Cowrie continues her journey

Issue 

Cowrie continues her journey

The Journey Home
By Cathie Dunsford — Spinifex Press, 1997. 301 pp., $16.95 (pb)

Review by Carla Gorton

Cathie Dunsford's second novel, The Journey Home, takes her central character, Cowrie, on a journey which mirrors Dunsford's own experiences teaching creative writing at university in Aotearoa (New Zealand) and as a Fulbright post-doctoral scholar at the University of California in Berkeley.

The Journey Home lovingly deals with the complex issues of sexuality, racism, feminism, academia and the effects of colonisation. It is beautifully written, with Maori, Hawaiian and native American dialogue woven through it.

At times, however, it is hard not to feel that the central female characters are just a bit too articulate, wise and generous. The conflict and pain in the book are always surmounted and the healing process is always instructive. Has Dunsford's life been so blessed?

Nevertheless, if the optimistic tone provides the reader with a little pleasure and confidence (particularly against the harsh backdrop of present-day economic restructuring and the misery it causes), then why not?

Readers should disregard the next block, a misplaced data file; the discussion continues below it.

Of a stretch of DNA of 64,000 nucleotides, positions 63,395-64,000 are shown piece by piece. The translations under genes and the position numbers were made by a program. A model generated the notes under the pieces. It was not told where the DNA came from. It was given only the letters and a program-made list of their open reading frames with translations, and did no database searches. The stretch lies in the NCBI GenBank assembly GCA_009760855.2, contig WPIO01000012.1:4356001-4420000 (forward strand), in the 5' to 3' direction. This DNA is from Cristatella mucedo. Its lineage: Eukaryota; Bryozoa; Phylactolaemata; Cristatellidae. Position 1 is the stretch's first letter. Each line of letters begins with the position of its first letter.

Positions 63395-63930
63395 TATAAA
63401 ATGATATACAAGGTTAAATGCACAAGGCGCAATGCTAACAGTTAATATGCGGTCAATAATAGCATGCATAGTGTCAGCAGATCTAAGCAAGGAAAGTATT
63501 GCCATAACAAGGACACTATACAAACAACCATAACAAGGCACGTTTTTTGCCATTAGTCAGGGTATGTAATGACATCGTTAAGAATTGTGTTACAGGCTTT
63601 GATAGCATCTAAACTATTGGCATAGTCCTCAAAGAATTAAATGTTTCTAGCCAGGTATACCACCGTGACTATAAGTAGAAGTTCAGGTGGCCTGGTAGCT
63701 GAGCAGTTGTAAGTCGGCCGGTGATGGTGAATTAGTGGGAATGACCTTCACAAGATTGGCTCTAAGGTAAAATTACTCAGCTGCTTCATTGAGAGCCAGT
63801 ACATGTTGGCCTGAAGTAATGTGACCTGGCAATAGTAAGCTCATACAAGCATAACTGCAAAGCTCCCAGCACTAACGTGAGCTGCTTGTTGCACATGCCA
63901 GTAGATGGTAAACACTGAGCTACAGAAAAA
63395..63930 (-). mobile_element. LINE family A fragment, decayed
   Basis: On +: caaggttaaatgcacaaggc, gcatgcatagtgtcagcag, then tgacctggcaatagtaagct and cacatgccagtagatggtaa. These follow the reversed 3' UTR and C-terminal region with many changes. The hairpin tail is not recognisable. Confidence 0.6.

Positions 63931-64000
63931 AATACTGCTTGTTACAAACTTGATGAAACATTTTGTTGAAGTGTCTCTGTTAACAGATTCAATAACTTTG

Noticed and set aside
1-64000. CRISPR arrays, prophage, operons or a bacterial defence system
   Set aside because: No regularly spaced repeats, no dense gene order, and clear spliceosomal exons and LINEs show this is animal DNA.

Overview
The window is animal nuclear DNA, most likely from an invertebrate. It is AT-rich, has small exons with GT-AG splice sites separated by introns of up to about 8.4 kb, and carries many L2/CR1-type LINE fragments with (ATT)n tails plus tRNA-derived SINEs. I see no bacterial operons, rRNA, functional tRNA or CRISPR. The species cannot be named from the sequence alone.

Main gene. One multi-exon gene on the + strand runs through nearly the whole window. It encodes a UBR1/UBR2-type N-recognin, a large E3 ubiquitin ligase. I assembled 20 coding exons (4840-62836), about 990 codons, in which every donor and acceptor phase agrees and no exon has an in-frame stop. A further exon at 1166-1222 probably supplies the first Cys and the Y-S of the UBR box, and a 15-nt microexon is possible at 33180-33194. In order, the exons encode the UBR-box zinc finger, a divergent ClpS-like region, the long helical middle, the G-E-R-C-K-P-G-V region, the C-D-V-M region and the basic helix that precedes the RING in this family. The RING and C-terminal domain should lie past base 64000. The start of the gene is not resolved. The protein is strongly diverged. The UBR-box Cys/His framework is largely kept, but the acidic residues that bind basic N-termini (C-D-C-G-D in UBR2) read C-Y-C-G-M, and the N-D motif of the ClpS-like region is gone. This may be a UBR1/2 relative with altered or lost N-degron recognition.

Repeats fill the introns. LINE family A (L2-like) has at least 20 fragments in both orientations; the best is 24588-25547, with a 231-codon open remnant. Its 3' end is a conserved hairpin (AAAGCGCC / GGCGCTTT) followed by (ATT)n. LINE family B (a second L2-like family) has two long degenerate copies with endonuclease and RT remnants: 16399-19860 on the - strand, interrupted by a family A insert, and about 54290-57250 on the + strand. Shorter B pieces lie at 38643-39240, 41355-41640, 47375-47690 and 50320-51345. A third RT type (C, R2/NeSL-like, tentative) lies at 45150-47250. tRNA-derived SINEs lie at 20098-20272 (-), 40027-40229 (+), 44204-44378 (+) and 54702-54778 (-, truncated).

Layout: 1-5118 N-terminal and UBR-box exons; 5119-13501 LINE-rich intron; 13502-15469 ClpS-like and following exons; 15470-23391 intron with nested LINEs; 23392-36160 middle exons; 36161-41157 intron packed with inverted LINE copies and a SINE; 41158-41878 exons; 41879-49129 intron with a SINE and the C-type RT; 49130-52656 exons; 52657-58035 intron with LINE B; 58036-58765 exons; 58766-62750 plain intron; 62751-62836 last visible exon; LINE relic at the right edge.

The Journey Home is a contemporary feminist cross-cultural tale with an emphasis on grassroots community action. Many themes run through it, including the tension between activism for social change and academic life.

Frustrated by trying to fit her South Pacific lesbian writing into the current post-modernist mould, Cowrie begins to challenge the women's studies and lesbian studies course coordinators at her university. In the process, she delves into major debates and issues for many feminist students.

At one point, for example, Cowrie argues with her supervisor: "But Rita, I know you privately agree that the predominance of theory over primary texts has become outrageous in recent years, that we have abandoned the activism and original creative writers for reactive theorists who earn big bickies for generating an industry around their own careers. How can you live with supporting the status quo?"

Apart from her passion for life and the politics of struggle, Cowrie's love of food adds to the sensual nature of the book.

Having tired a little two-thirds of the way through it (the characters are sometimes predictable), I put the book down for a while. Returning to it later, the beautiful language and imagery brought fresh pleasure.